Tuesday 7 May, 2013, 08:14 - Spectrum ManagementThe Aussie auction of 700 MHz spectrum (one of the first of it's kind in the world) has, on the one hand, left the Australian government a few cents short of a brass razoo but at the same time left operators paying big bikkies for the spectrum. Wireless Waffle has previously discussed who the winner of the UK spectrum auction actually was. Whilst the UK auction (and most others around the world) are for 800 MHz spectrum, the Australian auction is relatively unique in that it is for 700 MHz spectrum. The auction has left a third of the available 700 MHz unsold, which is not a good place to be as: (a) the spectrum is not being used, which is clearly inefficient, and (b) it means it will have to be re-auctioned, which means a bit more hard yakka for the Australian regulator ACMA.
Posted by Administrator
Posted by Administrator
The fact that spectrum could remain unsold had been predicted by some, as a result of having set the reserve price too high. So just how does the price paid in the Australian auction compare to that paid elsewhere? The table below sets out the prices paid for 800 MHz spectrum in Germany, France, Italy and the UK and compares this to the price paid for 700 MHz spectrum in Australia. The comparison made is on a 'price per MHz per population' basis and for fun, GDP (PPP) has been factored in to see whether this makes any odds. Prices are all converted to Euro.
|Country||Band||Euro per MHz per pop||Euro per MHz per pop
|United Kingdom||800 MHz||0.51||0.52|
What does this tell us? Other than the fact that it demonstrates an ability of Wireless Waffle to do some simple maths, it shows that the price paid per MHz per person in Australia was almost 40% higher than the average of all these countries put together. Similarly, when scaled for GDP, the price paid is still 20% over the odds. The only more expensive spectrum was that sold in Italy and this is only because Italy's GDP per capita is somewhat smaller.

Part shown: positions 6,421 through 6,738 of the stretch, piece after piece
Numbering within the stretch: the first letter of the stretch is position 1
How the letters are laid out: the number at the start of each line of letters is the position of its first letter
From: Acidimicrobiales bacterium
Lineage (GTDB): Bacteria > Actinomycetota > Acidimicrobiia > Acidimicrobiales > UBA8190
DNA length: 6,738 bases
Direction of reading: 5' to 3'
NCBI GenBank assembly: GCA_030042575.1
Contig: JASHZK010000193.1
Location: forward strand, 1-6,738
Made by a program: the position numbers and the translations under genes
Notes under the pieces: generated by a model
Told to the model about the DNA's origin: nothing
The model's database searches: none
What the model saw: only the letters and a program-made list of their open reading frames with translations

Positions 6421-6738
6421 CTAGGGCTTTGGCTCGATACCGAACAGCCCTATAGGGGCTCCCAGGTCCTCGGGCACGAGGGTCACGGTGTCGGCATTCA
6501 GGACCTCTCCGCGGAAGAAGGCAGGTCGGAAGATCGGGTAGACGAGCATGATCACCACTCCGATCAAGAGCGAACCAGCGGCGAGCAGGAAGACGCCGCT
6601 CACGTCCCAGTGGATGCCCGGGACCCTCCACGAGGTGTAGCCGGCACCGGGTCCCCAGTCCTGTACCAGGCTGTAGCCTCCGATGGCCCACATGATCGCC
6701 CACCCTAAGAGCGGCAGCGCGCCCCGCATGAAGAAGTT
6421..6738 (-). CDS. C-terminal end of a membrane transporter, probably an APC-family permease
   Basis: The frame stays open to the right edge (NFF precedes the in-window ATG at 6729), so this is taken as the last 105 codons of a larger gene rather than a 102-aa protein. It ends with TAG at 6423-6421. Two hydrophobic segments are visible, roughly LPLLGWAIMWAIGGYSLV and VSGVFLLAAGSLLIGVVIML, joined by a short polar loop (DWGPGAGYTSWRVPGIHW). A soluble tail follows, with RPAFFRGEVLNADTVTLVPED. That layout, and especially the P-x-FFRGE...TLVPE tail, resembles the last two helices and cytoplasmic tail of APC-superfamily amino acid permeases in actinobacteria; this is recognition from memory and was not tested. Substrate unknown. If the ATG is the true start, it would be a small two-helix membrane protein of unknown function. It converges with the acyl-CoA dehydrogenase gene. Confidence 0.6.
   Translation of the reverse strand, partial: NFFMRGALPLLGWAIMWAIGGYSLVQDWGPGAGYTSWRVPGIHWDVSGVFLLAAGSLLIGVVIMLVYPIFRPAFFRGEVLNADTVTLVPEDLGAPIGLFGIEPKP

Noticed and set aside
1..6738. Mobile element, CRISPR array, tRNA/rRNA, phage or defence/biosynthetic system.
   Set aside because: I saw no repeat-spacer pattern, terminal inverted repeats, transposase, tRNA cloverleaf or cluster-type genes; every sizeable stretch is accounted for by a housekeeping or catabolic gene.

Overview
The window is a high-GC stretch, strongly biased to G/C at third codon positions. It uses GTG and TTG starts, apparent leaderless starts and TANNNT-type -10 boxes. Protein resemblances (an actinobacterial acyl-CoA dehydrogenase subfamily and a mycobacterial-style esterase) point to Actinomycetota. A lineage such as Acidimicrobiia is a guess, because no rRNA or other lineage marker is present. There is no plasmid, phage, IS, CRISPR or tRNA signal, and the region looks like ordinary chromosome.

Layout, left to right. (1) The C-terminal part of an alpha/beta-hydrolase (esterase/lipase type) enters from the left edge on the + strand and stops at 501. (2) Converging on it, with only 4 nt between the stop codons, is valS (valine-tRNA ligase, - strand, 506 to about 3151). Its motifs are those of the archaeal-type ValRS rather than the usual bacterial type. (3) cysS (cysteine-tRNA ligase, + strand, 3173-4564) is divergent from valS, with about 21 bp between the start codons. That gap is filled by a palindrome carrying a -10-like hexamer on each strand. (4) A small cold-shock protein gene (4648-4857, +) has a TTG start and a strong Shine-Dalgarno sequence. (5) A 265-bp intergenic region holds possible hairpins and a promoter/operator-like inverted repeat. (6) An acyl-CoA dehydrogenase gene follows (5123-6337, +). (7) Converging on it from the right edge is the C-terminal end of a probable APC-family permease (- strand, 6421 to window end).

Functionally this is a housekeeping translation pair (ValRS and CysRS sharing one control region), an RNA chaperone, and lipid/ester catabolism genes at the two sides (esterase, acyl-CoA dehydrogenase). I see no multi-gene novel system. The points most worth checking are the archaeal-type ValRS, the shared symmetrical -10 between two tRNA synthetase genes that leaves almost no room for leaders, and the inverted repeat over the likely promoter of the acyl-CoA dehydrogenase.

So why would operators down under be willing to shell out more moolah for spectrum than elsewhere? Perhaps the secret lies in the rapid population growth taking place. Just a few days ago, it was predicted that the Australian population had reached 23 million. But more importantly, the population is predicted to rise to 40 million in around 40 years time representing growth of around 1.5% per year. This is much faster than the population growth in other countries and means that in just 10 years time, the population of Australia will be 15% larger. If you do the price per person calculation now, the €1.06 becomes €0.92 and the €0.92 becomes €0.80. This puts the prices on a GDP adjusted basis just 5% ahead of average. In 15 years time the prices would be 5% below average. So over the life of the licence maybe these prices are not too high. Of course the population of other countries is growing too, and this would have to be factored in to any more detailed comparisons (such as a competent economist might make).
There are statistics to show that the number of bananas imported into the UK is closely correlated with the growth in population (as the above graph clearly demonstrates). It therefore follows, using Spock-strength logic, that there is a connection between bananas and the price differentials paid at auction for spectrum. Australia grows lots of bananas and it's population is rising, and lots was paid at auction. Q.E.D. as they used to say in ancient Rome.
What does this prove? Nothing at all, but having called the European Commission 'nuts' last month, the time was right to make another foodstuff related comment about a regulator somewhere or other. And so it seems (as so obviously can be deduced) ACMA is clearly bananas!